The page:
The European Commission on February 11 published its proposed criteria for determining what crops caused harm, following a law passed by the European Union last year to end the use of feedstocks in biofuels that damage the environment. Its findings have been criticised by environmentalists who warn Brussels is handing out too many exceptions.
Under the new EU law, the use of more harmful biofuels will be capped at 2019 levels until 2023 and reduced to zero by 2030.
As reported by the Reuters news agency, the Commission proposal, (slated to become law after four weeks of feedback) said 45% of the extra land used for palm oil production since 2008 had previously been forested, compared with 8% for rival oil crop soybeans and 1 percent for sunflowers and rapeseed.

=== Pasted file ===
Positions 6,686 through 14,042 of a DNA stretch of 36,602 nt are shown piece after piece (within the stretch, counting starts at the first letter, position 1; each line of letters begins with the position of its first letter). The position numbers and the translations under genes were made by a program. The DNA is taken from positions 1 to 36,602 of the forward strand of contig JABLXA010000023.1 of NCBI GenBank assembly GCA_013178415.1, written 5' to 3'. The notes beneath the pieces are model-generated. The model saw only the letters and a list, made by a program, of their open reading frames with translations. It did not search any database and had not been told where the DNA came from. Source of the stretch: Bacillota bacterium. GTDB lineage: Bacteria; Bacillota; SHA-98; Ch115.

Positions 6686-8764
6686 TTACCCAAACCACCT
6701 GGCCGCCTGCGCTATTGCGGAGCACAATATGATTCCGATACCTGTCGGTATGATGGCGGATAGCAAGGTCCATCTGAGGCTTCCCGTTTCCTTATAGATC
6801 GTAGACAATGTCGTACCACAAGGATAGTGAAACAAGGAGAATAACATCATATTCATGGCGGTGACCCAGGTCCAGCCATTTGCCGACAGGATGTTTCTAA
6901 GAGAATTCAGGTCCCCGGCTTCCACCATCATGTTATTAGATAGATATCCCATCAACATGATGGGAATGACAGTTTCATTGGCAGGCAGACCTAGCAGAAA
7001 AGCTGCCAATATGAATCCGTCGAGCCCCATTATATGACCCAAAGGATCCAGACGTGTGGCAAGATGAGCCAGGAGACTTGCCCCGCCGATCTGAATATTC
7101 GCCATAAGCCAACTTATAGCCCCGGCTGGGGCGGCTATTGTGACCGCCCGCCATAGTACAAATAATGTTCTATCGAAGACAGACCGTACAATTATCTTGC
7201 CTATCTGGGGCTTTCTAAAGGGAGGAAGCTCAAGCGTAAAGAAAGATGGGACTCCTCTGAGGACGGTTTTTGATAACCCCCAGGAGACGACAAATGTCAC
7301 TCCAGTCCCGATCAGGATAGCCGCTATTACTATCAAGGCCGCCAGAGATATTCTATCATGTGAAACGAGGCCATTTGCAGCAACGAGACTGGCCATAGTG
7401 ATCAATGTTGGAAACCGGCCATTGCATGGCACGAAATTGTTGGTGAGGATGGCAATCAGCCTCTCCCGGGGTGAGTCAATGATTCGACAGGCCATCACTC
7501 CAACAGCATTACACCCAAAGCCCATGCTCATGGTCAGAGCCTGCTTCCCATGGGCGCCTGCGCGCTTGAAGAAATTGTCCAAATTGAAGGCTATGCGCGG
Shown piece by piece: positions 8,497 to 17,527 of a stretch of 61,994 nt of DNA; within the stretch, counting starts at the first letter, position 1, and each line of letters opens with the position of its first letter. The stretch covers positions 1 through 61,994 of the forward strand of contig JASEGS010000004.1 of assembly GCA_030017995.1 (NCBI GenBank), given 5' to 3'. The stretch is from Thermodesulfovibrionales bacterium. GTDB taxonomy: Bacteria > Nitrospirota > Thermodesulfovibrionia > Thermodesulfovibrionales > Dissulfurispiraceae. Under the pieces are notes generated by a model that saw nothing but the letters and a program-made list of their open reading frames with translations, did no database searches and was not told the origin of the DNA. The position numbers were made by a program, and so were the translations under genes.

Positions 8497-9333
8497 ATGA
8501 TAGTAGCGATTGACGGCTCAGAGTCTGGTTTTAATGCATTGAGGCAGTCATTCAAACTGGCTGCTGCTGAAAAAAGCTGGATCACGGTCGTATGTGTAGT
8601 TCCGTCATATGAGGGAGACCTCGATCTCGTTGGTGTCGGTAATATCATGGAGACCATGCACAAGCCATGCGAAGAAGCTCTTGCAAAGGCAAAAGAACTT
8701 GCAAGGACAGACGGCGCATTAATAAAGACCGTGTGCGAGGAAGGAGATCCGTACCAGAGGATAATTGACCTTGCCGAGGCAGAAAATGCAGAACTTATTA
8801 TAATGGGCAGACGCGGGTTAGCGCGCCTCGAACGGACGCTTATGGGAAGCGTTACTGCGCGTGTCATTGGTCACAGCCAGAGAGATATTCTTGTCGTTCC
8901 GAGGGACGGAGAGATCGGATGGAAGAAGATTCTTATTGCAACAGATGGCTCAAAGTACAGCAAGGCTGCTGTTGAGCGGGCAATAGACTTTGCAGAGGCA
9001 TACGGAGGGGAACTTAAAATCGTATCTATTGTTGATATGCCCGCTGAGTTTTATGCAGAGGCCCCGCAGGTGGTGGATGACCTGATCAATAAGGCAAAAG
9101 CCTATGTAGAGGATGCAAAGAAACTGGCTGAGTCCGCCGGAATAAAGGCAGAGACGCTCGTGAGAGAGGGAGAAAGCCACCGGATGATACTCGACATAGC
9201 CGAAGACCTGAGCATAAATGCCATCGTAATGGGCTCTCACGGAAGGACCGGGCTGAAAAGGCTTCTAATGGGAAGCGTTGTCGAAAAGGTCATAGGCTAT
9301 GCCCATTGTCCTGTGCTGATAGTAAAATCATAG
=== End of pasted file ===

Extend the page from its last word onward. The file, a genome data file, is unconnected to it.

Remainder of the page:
However, it also said producers who could show they had intensified yields may be exempt. It could then be argued that their crops cover demand for biofuel and for food and feeds, without needing expansion onto non-agricultural land, such as forests.
Bas Eickhout, a Greens EU lawmaker who has been active on the file, said the exemptions were excessive and would allow large producers to wreak destruction.
“The battle is not over… (We) still have time to close these loopholes and clamp down on destructive palm oil entering the EU,” he was quoted as saying by Reuters.
Campaign group Transport & Environment said loopholes meant that Europe could keep using the same amount of palm oil in diesel that it does today.